I'm looking into how to smoothly crossfade between colors on an RGB LED with the Arduino and I've found this piece of code for doing it: https://www.arduino.cc/en/Tutorial/ColorCrossfader

I understand all parts of the code except for one thing. The values for red, green and blue are changed incrementally through 1020 steps, because 255*4 = 1020. But WHY 4? There are 3 colors, and 255 * 3 = 765. So why not 765 steps?

  • 255 ^ 3 would be nearer the mark, and that's a lot more than 765. Or 1020...
    – Brian Drummond
    Dec 31 '15 at 11:53
  • @Brian, that would be the number of steps to go through every possible colour combination. That wasn't the program intent. (Paraphrasing:) You define a series of RGB colours - #CC0000, #30DD00, etc. - and get the system to smoothly transition between them. The 1020 steps is intended to give quarter bit resolution on the step interval. Details in my answer.
    – Transistor
    Jan 1 '16 at 21:51
  • I'm looking a non=blocking cross fader because while it is cycling through the colours slowly the processor is still able to receive serial communications. So far the non-blocking ones are not smooth enough. Feb 22 '18 at 10:46

Extract from code:

int wait = 10;      // 10ms internal crossFade delay; increase for slower fades

for (int i = 0; i <= 1020; i++) {
  redVal = calculateVal(stepR, redVal, i);
  grnVal = calculateVal(stepG, grnVal, i);
  bluVal = calculateVal(stepB, bluVal, i);

  analogWrite(redPin, redVal);   // Write current values to LED pins
  analogWrite(grnPin, grnVal);      
  analogWrite(bluPin, bluVal); 

  delay(wait); // Pause for 'wait' milliseconds before resuming the loop

  if (DEBUG) { // If we want serial output, print it at the 
    if (i == 0 or i % loopCount == 0) { // beginning, and every loopCount times
    DEBUG += 1;

The 1020 in the loop determines the time taken to make the crossfade from the current colour to the next - not the total cycle as you seem to think. In the main loop we have


And each of these crossfades will take 1024 * wait ms to complete. 'wait' is set to 10 ms so I would expect it to take 10.24 s to complete a fade from one colour to the next.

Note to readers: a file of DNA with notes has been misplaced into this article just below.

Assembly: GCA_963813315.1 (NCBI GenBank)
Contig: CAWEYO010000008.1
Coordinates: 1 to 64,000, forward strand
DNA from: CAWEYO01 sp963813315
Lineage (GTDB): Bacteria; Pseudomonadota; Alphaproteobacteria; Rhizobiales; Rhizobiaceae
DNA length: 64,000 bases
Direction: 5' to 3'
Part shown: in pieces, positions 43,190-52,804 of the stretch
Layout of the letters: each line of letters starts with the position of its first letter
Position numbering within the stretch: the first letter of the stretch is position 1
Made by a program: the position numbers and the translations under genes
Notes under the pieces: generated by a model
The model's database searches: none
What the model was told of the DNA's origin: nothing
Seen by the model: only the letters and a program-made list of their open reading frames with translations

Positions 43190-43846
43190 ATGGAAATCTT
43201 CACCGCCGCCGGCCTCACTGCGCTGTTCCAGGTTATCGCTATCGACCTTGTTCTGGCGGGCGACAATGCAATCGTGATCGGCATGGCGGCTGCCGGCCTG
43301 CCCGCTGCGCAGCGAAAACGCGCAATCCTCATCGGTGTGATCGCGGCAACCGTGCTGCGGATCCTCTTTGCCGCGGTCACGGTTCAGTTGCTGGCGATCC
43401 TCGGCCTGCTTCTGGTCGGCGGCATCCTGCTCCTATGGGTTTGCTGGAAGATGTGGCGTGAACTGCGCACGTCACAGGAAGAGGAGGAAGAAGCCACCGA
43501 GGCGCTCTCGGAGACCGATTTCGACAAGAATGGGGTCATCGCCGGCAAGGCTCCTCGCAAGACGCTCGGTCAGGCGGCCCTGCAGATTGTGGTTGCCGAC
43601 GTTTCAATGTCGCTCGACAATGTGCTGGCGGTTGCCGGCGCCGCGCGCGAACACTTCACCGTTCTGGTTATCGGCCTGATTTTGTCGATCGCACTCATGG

I think the large number (1020) is just to give a fine resolution in the steps calculation which is all done with integers. (What struck me as odd is that it doesn't use 256 * 4 = 1024.) The larger we make this number the finer the step resolution becomes. With coarse steps the ramp will complete too early.

Let's say we had 255 steps and we wish to go from 134 to 0.

step = 255 / (endValue - prevValue)
step = 255 / (134 - 0 ) = 1.9 which will be rounded down to 1.

This means that the crossfade will be complete in 134 steps instead of 255. i.e., it will finish 47% early.

If we use 1020 steps and we wish to go from 134 to 0.

step = 1020 / (endValue - prevValue)
step = 1020 / (134 - 0 ) = 7.6 which will be rounded down to 7.

This means that the crossfade will be complete in 938 steps instead of 1020. i.e., it will finish 8% early.

  • But why is this written in the comments? There seems to be some meaning behind it: * In the real program, the color percentages are converted to * 0-255 values, and there are 1020 steps (255*4).
    – Harald
    Dec 31 '15 at 12:00
  • See the update.
    – Transistor
    Dec 31 '15 at 13:12
  • The 1020 is indeed a granularity mistake. First he/she/they/them/it/x say(s) 0 to 255, to then conclude that's 255 levels. Undermines my trust in the efficiency of the remaining maths to be honest, as the total average effective fade error will be lower with the correct 1024 steps for quarter-bit granularity in integer maths. Though the better way is fixed point or integer-remainder maths of course, but "them" often finds that scary?
    – Asmyldof
    Dec 31 '15 at 13:29
  • I'd say it's fine for the application. I don't know that we'd notice the steps given that they're 1/255 of the full brightness. The Arduino code is intended for a learning audience and in this instance I think simplicity and readability wins over accuracy.
    – Transistor
    Dec 31 '15 at 13:48
  • "What struck me as odd is that it doesn't use 256 * 4 = 1024" Hee hee. This is classically known as a fence-post error. When you start at (let's say) a value of 00, it only takes 255 steps to get to the maximum value of 256. Dec 31 '15 at 19:54

For my transition between colors I used arrays during the setup to collect the main transitions (bigger jumps between RGB values) then during the loop I used a series of analogWrite() commands essentially splitting the jumps by a 16th, for example starting at 255, 0, 0 the next array value was 223, 0, 0 in the loop it went from 255, 0, 0 to 253, 0, 0 to 251, 0, 0 finally landing the last loop value of 225, 0, 0 before starting the loop over at the next array value of 223, 0, 0. It's important to realize what colors transition into others and what the corresponding RGB values are of that transition.

Tomorrow I'll post my code, it's a bit messy as it was more proof of concept that starting with a distinct plan.

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